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The Stress Continuum Model
Navy leaders may encounter sailors experiencing distress as a result of domestic and child abuse. Abuse is preventable and is often treatable if addressed promptly. Through prevention, Navy leaders can promote family resilience and sailor mission readiness. Therefore, knowing how to prevent abuse and respond to reports of abuse is crucial to mission readiness.
This section will provide Navy leaders with the tools necessary to identify acts of abuse; respond appropriately to reports; and incorporate awareness and prevention efforts within their commands.
Domestic Abuse: May include acts of violence, domestic violence, or a pattern of behavior resulting in emotional/psychological abuse and economic control, used to gain or maintain power and control over:
Domestic abuse cuts across all age groups and social classes. It happens to sailors as well as spouses; to men as well as women. Whenever an adult is placed in physical danger or controlled by threat or use of physical force by their spouse or intimate partner, she or he has been abused.
Domestic Violence: An offense under the United States Code, the Uniform Code of Military Justice, or state law that involves the non-accidental use, attempted use, or threatened use of force or violence against a person of the opposite sex.
Examples of Domestic Violence (commonly referred to as physical abuse) include but are not limited to:
Examples of Emotional/Psychological Abuse include but are not limited to:
Spouse or Intimate Partner Sexual Abuse: A sexual act or sexual contact with the spouse or intimate partner, without the consent of the spouse or intimate partner, or against the expressed wishes of the spouse or intimate partner. Corroboration of the report of the spouse or intimate partner is NOT required.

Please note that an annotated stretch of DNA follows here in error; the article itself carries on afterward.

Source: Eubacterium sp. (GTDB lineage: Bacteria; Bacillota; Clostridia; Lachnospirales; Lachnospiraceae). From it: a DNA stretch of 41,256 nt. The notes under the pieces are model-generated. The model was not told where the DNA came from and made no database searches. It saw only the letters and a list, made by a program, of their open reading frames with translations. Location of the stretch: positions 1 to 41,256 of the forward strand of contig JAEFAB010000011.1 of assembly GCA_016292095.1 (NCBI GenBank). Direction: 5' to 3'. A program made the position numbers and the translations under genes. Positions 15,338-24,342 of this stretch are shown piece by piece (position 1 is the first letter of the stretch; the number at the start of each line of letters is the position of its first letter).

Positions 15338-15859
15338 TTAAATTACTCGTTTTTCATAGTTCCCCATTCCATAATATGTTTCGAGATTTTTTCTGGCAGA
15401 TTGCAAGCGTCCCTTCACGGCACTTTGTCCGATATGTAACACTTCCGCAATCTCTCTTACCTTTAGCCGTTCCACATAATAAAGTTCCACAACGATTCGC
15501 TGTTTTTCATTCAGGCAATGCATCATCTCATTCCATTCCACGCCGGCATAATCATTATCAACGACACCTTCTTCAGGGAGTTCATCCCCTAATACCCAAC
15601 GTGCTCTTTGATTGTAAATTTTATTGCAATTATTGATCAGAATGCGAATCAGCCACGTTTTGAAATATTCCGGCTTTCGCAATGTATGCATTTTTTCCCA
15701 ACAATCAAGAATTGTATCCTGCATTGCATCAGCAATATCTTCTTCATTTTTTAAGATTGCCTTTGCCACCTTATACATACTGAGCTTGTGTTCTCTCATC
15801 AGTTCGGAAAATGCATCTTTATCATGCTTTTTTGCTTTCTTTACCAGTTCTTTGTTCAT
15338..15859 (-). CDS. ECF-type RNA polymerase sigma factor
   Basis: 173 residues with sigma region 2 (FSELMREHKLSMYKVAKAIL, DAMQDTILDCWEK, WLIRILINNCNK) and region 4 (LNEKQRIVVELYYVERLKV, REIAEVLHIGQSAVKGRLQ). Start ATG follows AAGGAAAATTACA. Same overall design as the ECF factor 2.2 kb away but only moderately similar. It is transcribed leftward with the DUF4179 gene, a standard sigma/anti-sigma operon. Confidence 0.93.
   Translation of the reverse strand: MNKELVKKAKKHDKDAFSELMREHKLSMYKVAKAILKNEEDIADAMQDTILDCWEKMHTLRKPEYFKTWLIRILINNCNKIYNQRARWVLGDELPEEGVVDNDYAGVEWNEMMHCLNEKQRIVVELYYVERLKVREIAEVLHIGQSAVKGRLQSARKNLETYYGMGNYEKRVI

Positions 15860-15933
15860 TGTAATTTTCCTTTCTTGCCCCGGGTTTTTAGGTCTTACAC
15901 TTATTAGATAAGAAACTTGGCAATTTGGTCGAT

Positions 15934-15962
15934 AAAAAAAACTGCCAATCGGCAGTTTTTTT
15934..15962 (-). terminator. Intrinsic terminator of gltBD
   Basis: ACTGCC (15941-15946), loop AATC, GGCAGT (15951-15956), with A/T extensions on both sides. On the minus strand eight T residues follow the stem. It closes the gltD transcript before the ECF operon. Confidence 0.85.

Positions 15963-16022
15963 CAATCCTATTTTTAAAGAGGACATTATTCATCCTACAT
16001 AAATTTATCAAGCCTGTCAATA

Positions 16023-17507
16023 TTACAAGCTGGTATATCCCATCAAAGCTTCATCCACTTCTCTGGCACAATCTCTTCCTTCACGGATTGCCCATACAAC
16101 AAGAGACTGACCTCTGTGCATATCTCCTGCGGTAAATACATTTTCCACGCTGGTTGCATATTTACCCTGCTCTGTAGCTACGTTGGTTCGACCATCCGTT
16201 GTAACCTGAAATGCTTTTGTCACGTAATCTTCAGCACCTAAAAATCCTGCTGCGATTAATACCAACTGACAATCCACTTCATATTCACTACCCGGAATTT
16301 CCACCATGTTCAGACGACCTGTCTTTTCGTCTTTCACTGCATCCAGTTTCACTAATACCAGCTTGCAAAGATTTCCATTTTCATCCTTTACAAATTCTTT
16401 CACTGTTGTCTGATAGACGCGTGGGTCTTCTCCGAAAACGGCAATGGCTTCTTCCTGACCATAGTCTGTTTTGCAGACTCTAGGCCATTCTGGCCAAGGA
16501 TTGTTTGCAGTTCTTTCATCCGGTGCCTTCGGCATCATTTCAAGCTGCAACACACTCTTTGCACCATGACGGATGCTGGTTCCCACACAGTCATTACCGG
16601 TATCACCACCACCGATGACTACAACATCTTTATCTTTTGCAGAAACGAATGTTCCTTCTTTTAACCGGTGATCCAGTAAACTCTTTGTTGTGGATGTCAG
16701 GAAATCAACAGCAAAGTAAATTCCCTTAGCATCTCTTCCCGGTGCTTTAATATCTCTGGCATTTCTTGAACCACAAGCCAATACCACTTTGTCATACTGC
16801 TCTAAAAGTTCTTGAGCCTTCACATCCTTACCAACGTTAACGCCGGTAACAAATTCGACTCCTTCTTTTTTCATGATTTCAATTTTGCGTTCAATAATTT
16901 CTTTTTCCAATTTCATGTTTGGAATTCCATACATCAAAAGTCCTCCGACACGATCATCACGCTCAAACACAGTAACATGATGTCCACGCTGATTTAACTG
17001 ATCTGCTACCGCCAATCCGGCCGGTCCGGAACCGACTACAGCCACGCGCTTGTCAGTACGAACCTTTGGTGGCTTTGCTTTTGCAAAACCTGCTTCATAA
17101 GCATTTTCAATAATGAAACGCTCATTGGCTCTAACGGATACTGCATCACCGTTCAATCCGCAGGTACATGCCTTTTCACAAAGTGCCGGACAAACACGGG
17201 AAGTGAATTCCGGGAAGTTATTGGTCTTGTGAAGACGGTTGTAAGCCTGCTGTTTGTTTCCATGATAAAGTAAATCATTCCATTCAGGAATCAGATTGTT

Examples of Spouse or Intimate Partner Sexual Abuse include but are not limited to:
Although certain risk factors may make a person more likely to commit abuse or be a victim of abuse, risk factors alone do not cause domestic abuse. Many experts believe that domestic abuse is a learned behavior reinforced by society or culture. Many Sailors and their family members who experience risk factors cope well and are not abusive to their spouse. Some risk factors commonly associated with domestic abuse are:
Physical Abuse: The non-accidental use of physical force on the part of a child’s caregiver. Examples of child physical abuse include, but are not limited to:
Child Emotional Abuse: The non-accidental use of physical force on the part of a child's caregiver.
Child Sexual Abuse: Sexual activity by a caregiver with a child to gratify the sexual desire of any person including the child.
Some examples include:
Child Neglect: The negligent treatment of a child through acts or omissions below the lower bounds of normal care giving, which shows a striking disregard for the child's well-being under circumstances indicating the child's welfare has been harmed or threatened by the deprivations of age-appropriate care. Examples include but are not limited to:
Although certain risk factors may make a person more likely to commit child abuse, risk factors alone do not cause a parent or caretaker to abuse a child. Many experts believe that child abuse is a learned behavior reinforced by society or culture and is often precipitated by stress and compounded by social isolation. Many Sailors and their family members who experience risk factors cope well and are not abusive to their children. Some risk factors commonly associated with child abuse are:
The Command plays a significant role in the prevention of abuse by establishing clear standards for personal behavior, providing early detection of potential problems and intervention before abuse occurs. Leadership is critical in establishing a climate that promotes prevention by encouraging sailors and their families to take advantage of services and programs. Fleet and Family Support Centers offer classes, workshops, seminars and counseling on a wide-variety of topics relevant to sailors and their families. Another significant aspect of the command's prevention effort is promoting victim safety and holding offenders accountable. The Family Advocacy Program is available to assist Navy leaders by providing victim advocacy, clinical counseling and case management services. Some additional ways that Navy leaders can prevent and address abuse are:
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